So much has been said about glaucoma in recent times, arguably more than has been said about any other eye disease affecting humans. Despite all that has been said, about the disease, many more people are unaware of the disease condition, than those who are. Studies have shown that more half of people who have glaucoma are not aware they have the condition, and many of them report to the clinic only when they have lost a significant amount of their vision.
So what is glaucoma and why is it called the silent thief of sight?
Glaucoma is a group of eye disorders that progressively causes the death of the optic nerve (the nerve that transmits information from the eye to the brain), resulting in a characteristic damage to the visual fields, and visual loss/blindness.
In glaucoma, various factors may lead to the death of the optic nerve. But the major risk factor is high intraocular pressure (IOP). Just like we have blood pressure, we also have eye-pressure, or intra-ocular pressure (IOP). IOP is the pressure within the eyeballs. This is the force exerted by the aqueous humor-a fluid within the eyes on the eyeball and its contents. The normal range for this pressure is 10-21mmHg. When the pressure rises above 21mmHg (high intraocular pressure), it causes damage and eventually death to the optic nerve fibres. As one fibre dies, it releases chemicals into its surroundings, which triggers the death of other surrounding nerve fibres, leading to their death also.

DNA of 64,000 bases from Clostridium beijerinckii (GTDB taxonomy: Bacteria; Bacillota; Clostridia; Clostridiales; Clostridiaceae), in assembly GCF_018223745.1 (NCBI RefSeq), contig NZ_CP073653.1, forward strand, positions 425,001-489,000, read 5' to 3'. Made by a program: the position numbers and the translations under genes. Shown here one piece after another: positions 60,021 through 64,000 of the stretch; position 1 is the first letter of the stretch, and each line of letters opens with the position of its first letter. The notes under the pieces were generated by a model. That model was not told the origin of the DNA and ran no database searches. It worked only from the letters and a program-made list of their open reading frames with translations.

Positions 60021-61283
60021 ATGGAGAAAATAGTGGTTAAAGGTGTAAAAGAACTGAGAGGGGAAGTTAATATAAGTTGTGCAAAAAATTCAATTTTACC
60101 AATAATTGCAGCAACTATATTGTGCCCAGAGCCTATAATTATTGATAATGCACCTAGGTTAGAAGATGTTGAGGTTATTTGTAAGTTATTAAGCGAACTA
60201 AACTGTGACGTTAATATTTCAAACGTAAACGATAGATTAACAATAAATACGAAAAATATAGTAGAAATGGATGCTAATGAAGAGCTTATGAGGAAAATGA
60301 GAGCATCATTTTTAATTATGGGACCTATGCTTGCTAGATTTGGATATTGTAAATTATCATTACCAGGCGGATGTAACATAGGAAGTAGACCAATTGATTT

What are the signs and symptoms of glaucoma?
Glaucoma has no symptoms in its early stages. That is why it is called the silent thief of sight. You don’t know it is there until it has caused a significant loss of vision. But people who have had the disease for a long time may experience head-aches/eye-aches, darkening vision, difficulty reading, even with glasses on, tunnel vision (as though they are looking through a straw) and finally, total loss of vision.
Who is at risk for glaucoma?
Glaucoma is more common in black people (primary open angle glaucoma)and Asians (primary angle closure glaucoma), people who are shirt sighted, diabetics, hypertensives, old people, people who have a family member with glaucoma, people who smoke, people who use steroids (prednisolone, dexamethasone, betamethasone, etc), especially without a prescription.
Can glaucoma be cured?
Glaucoma cannot be cured! If glaucoma is picked up early, it can be managed effectively, usually, for life. Your eye doctor will performs some tests on your eyes and then put you on eyedrops and some capsules, which will help control the pressure and prevent further death of the optic nerve. But it is important to know that any vision lost to glaucoma cannot be recovered, so ensure it is found early. Early detection is key!
What do you do if you are unsure of your glaucoma status?
Visit your eye doctor regularly: most glaucoma cases will be picked up by your eye doctor in your yearly eye exam. Fix an appointment with your eye doctor today and know your status.
If you already have glaucoma: visit your eye doctor regularly to ensure the IOP is controlled and stable, and that there is no further loss of vision.
In summary, glaucoma is the silent thief of sight. It is always best to visit your eye doctor to know your status. Prevention, they say is better than cure. This rings louder, especially when you know there is no cure for glaucoma.